In Praise of Eccentricity
Someone recently described Balans Soho Society as being ‘eccentric’.
Now, we’re utterly shameless in that regard – we’ll take a compliment from anywhere, no matter how potentially double-edged it might be. But as delightful as that was to hear it has made us think about how important it is to celebrate eccentricity in this hyper-commercialised age when it feels like even non-conformity is in danger of becoming institutionalised, as packaged and undervalued as cornflakes.
The word ‘eccentric’ comes from a combination of the Greek terms ek (out of) and kentron (centre). When put together, ekkentros means – unsurprisingly perhaps – ‘out of centre’. The term became popular in the late Middle Ages when astronomers like Copernicus trolled up and down every High Street in Poland daring to suggest that the earth was not, in fact, at the centre of the solar system. By claiming the earth, in fact, orbited the sun, one could say that Copernicus was really the original eccentric.
In 1859, the anti-slavery campaigner and Liberal MP John Stuart Mill wrote this in his book ‘On Liberty’:
‘In this age, the mere example of nonconformity, the mere refusal to bend the knee to custom, is itself a service. Precisely because the tyranny of opinion is such as to make eccentricity a reproach, it is desirable, in order to break through that tyranny, that people should be eccentric. Eccentricity has always abounded when and where strength of character has abounded; and the amount of eccentricity in a society has generally been proportional to the amount of genius, mental vigour, and moral courage which it contained’.
His view was that eccentrics see the world from new, colourful and completely unexpected angles. It’s their very peculiarity that helps them make gigantic leaps of the imagination, far from the curtain-twitching, self-absorbed arbiters of deadening, monochrome convention. For Mill, these were the tyrants responsible for ‘enslaving the soul’. ‘That so few now dare to be eccentric’, he wrote, ‘marks the chief danger of the time.’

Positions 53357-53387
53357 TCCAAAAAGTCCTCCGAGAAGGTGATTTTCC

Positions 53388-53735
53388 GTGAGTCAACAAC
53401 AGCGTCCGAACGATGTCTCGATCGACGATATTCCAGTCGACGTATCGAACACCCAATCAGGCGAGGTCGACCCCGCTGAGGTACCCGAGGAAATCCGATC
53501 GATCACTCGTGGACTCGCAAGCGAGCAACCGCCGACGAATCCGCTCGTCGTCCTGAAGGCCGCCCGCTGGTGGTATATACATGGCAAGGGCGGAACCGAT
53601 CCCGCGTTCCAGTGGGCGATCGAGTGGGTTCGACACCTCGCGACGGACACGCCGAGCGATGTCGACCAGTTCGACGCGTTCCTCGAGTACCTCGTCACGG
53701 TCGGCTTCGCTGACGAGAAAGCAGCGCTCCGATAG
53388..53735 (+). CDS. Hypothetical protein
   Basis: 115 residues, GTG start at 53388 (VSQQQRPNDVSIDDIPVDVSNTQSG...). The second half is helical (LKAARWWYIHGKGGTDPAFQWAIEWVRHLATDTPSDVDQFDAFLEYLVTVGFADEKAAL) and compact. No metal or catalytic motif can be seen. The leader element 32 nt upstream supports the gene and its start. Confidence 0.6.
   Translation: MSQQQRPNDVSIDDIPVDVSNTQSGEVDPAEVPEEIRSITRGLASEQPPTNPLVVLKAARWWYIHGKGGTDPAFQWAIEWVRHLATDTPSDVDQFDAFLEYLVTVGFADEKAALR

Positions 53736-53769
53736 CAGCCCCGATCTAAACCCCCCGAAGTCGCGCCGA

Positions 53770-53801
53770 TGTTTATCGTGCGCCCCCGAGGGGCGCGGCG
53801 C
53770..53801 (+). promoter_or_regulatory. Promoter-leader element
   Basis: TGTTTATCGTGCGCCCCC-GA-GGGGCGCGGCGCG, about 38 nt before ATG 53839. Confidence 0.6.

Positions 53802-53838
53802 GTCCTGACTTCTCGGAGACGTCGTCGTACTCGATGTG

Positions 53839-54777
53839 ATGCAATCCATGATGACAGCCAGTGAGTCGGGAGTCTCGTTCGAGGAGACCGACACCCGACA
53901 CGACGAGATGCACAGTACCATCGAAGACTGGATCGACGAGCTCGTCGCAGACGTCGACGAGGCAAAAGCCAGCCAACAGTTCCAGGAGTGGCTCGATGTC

It’s often thought that to be eccentric is to be hovering on the edges of rather serious off-one’s-rocker-ness, but in reality, studies conducted in the 1990s by a psychiatrist called David Weeks showed that people defined as ‘eccentric’ actually suffered fewer problems such as depression. They also visited a doctor less often than most of us and, on average live slightly longer. So, rather marvellously, it appears that those who refuse to repress their inner self in the struggle to conform actually suffer less stress and are generally happier than your average Daily Mail reader. On the whole, Weeks also found that eccentrics tend to be highly creative and optimistic with a highly developed, mischievous sense of humour, a childlike curiosity and a drive to make the world a better place.
How dull would the world be without people like George Bryan ‘Beau’ Brummell, who preferred the soles of his boots to be polished in the froth from champagne or Sir George Sitwell who once tried to sell his invention, the ‘Sitwell Egg’ – a dish formed from a yolk of smoked meat, a white of rice and a shell of lime – to Selfridges? Chances are we all have eccentric tendencies tucked away somewhere and however they manifest themselves, we at Balans Soho Society feel we should take pride in them. Of course, there will always be those who shake their heads in disapproval, tightening the straps on their social straight jackets, the bland leading the bland, but really – they’re the ones with the problem. Marching along to the beat of a different drummer, joyfully proclaiming our idiosyncrasies adds to the colour of the universe in ways they couldn’t even begin to imagine.
Vive – as they say – la difference!